Everything you need to know about the Saudi Arabia-Canada fallout

Samar badawi

Everything you need to know about the Saudi Arabia-Canada fallout

The move, which underscores a newly aggressive foreign policy led by Crown Prince Mohammed bin Salman, came after Canada demanded the immediate release of human rights campaigners swept up in a new crackdown.

Bilateral trade amounts to CAN $3-4 billion (US $2.3-3.1 billion) a year, according to Thomas Juneau, an assistant professor at the University of Ottawa.

Raif Badawi's wife has been granted asylum by Canada. The decision to freeze new trade agreements could threaten Canada's $15-billion arms deal that includes providing armoured vehicles to the kingdom, but Foreign Affairs Minister Chrystia Freeland said it was "premature" to comment on its status.

Freeland would only tell reporters Monday that the Canadian ambassador is "fine" and would not disclose his location.

Judith Dwarkin, chief economist with RS Energy Group in Calgary, says eastern Canadian refineries import about 75,000 to 80,000 barrels per day of Saudi Arabian crude. Media reports also suggest Saudi Arabia may cancel thousands of scholarships for students attending school in Canada.

'It is now time for other governments to join Canada in increasing the pressure on Saudi Arabia to release all prisoners of conscience immediately and unconditionally, ' said Samah Hadid, Amnesty International's Middle East campaigns director.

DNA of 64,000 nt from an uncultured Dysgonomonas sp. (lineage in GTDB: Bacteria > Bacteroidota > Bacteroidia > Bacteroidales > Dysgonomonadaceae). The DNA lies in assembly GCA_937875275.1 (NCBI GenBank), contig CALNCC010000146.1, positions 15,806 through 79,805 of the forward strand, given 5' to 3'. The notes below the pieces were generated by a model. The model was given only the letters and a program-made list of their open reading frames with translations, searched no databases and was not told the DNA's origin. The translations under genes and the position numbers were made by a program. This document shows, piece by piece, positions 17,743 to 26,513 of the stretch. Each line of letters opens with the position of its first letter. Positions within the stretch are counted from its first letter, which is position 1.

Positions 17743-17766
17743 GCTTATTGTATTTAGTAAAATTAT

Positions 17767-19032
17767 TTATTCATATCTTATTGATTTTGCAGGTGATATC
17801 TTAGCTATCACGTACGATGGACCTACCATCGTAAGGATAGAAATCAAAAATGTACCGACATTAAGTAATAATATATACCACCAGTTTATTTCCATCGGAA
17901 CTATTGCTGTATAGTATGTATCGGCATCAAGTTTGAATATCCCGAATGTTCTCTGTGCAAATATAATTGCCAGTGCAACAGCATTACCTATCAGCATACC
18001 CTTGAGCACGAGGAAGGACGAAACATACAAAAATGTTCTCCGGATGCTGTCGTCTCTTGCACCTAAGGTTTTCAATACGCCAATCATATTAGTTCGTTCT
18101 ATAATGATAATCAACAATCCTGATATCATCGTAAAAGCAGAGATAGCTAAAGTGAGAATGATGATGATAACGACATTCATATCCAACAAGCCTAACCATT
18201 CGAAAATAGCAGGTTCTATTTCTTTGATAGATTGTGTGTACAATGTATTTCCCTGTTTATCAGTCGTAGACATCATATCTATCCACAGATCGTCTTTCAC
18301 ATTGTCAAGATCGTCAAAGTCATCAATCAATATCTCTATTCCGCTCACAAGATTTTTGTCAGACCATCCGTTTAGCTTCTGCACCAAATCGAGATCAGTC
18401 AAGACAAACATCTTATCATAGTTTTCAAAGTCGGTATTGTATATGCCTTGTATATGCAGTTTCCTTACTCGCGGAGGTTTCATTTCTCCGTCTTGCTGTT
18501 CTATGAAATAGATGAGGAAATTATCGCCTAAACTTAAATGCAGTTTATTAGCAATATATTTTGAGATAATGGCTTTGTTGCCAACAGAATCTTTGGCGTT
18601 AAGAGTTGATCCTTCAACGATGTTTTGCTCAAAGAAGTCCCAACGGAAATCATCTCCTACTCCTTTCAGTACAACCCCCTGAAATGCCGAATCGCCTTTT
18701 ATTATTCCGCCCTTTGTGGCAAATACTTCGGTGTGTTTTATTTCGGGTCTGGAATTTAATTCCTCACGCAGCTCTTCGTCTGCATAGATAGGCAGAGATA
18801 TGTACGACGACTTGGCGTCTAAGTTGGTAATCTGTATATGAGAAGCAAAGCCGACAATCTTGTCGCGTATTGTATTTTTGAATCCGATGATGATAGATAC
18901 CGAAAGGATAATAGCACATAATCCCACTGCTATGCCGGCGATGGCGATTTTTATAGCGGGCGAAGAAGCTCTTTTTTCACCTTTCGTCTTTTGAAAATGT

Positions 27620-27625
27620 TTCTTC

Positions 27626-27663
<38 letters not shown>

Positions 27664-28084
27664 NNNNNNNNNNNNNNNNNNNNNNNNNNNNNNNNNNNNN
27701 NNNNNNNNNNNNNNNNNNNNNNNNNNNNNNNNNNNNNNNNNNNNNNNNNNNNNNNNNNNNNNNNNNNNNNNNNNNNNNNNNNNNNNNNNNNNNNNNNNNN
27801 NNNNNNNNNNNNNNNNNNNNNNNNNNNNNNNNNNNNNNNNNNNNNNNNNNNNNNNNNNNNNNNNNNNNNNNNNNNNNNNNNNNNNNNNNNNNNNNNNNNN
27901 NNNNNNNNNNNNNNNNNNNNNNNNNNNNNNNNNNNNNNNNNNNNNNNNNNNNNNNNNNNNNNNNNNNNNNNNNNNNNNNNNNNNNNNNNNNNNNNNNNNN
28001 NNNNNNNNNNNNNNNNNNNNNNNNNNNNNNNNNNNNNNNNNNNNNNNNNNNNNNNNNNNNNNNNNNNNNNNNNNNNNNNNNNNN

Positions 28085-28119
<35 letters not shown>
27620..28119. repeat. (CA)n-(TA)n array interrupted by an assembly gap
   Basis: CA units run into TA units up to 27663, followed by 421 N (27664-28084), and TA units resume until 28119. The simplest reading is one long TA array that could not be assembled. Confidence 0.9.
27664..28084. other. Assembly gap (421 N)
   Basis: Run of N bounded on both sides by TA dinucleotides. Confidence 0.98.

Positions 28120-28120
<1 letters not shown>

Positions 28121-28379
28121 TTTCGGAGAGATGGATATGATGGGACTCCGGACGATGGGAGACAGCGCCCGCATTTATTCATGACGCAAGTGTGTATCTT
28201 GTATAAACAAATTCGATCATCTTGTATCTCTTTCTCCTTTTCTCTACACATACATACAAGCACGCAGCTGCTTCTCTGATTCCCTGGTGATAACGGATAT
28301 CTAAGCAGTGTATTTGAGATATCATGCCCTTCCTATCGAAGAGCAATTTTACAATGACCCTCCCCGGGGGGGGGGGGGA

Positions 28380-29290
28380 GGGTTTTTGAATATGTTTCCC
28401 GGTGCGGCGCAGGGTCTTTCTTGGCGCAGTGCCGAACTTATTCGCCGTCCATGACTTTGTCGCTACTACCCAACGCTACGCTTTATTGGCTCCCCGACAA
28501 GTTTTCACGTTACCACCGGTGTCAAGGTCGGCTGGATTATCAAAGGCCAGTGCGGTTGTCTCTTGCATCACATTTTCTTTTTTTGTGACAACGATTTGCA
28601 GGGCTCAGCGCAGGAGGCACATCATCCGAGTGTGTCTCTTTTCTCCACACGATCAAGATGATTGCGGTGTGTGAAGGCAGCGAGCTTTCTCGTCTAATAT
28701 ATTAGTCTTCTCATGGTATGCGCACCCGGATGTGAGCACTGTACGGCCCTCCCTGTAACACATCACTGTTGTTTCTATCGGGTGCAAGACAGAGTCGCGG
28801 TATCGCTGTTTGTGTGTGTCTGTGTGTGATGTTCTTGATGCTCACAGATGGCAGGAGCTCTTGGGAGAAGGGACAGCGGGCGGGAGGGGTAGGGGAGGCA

There could be a sentiment among allies that, "Finally the Trudeau government is getting poked back in the eye by the Saudis". Saudi Arabia long has been sensitive to global pressure over the Raif Badawi sentence.

The true impact of Saudi Arabia's flexing of diplomatic muscle is still unclear.

The European Commission said it's seeking clarification about the arrest of activists in Saudi Arabia.

"Canada does not understand its place and it tried to impose itself on the Kingdom's policies in its ministry of foreign affairs statement as if to place itself above other countries in the world", he said.

All of which is to say that maybe the United States, 17 years after 9/11 and the missing 28 pages, should really, finally, reconsider its relationship to the repressive, Al Qaeda-dealing Saudi regime.

Last week, Canada's Ministry of Foreign Affairs expressed concerns over the arrests of seven Saudi civil society activists.

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